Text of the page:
Mining on Federal Lands
This report discusses the General Mining Law of 1872, which is the law that grants free access to individuals and corporations to prospect for minerals in public domain lands, and allows them, upon making a discovery, to stake (or “locate”) a claim on that deposit. digital.library.unt.edu/ark:/67531/metacrs10097/
Conflict and History at Malheur National Wildlife Refuge
This report briefly discusses the conflict at the Malheur National Wildlife Refuge (MNWR) in January of 2016. digital.library.unt.edu/ark:/67531/metadc824746/
World Heritage Convention and U.S. National Parks
This report describes the operation of the UNESCO Convention and will be updated periodically. The World Heritage Fund provides technical assistance to countries requesting help in protecting World Heritage sites. digital.library.unt.edu/ark:/67531/metadc822589/
Bureau of Land Management (BLM) Lands and National Forests
This brief focuses on several issues affecting Bureau of Land Management (BLM) and Forest Service (FS) lands that are of interest to the 109th Congress, and does not comprehensively cover issues primarily affecting other federal lands. digital.library.unt.edu/ark:/67531/metadc847706/
Bureau of Land Management (BLM) Lands and National Forests
The 109th Congress is considering issues related to the public lands managed by the Bureau of Land Management (BLM) and the national forests managed by the Forest Service (FS). The Administration is addressing issues through budgetary, regulatory, and other actions. This report discusses several key issues of congressional and administrative interest. digital.library.unt.edu/ark:/67531/metadc821461/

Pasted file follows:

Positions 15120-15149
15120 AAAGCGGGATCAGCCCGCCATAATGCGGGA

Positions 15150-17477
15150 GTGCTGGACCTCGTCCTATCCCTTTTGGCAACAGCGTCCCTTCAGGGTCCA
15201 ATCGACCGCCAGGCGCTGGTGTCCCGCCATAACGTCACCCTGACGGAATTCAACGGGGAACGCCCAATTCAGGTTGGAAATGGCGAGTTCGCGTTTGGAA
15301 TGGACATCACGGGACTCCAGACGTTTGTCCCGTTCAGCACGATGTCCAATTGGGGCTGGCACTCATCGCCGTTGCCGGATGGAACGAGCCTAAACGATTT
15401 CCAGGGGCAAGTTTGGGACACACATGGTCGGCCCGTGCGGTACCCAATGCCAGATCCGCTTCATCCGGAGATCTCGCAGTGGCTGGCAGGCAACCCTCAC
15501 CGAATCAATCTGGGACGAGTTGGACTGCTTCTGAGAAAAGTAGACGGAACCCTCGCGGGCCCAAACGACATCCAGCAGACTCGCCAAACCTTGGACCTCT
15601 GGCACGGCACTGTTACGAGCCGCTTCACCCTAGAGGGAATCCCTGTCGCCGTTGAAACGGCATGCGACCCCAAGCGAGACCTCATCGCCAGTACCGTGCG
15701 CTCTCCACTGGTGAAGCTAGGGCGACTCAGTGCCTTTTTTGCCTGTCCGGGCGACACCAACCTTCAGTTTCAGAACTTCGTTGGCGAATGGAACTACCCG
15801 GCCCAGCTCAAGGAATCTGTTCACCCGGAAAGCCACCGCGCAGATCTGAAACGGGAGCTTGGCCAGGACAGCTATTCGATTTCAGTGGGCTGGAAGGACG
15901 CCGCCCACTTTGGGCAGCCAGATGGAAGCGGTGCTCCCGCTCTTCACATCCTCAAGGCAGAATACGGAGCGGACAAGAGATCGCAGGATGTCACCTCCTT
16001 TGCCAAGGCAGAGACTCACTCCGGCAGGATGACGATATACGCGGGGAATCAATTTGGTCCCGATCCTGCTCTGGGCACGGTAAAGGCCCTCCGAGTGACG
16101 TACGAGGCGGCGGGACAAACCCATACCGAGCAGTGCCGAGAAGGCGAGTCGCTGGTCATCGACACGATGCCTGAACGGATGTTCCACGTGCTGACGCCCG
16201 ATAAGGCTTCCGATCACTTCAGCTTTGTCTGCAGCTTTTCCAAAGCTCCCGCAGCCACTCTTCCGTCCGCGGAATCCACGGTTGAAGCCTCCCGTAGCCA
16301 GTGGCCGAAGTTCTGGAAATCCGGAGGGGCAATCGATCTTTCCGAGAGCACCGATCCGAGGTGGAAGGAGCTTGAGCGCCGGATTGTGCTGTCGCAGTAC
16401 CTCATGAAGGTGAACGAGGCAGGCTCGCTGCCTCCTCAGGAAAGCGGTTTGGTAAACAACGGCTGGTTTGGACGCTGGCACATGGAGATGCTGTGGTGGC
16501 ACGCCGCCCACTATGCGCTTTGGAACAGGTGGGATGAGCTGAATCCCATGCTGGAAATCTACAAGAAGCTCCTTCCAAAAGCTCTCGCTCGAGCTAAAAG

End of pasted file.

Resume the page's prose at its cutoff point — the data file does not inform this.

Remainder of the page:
Land and Water Conservation Fund: Current Funding
No Description digital.library.unt.edu/ark:/67531/metacrs273/
Utah Wilderness Legislation in the 104th Congress
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Federal Land Management: Appeals and Litigation
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Federal Lands and Natural Resources: Overview and Selected Issues for the 113th Congress
This report introduces some of the broad themes and issues Congress considers when addressing federal land policy and resource management. Federal land policy includes questions about the extent and location of the federal estate. digital.library.unt.edu/ark:/67531/metadc491145/
The Arctic National Wildlife Refuge: The Next Chapter
This report discusses the ongoing debate about whether or not to open the Arctic National Wildlife Refuge (ANWR) for energy development. The report discusses arguments for and against such development and focuses especially on related pieces of legislation that directly affects the future of the ANWR. digital.library.unt.edu/ark:/67531/metacrs1405/
The Arctic National Wildlife Refuge: The Next Chapter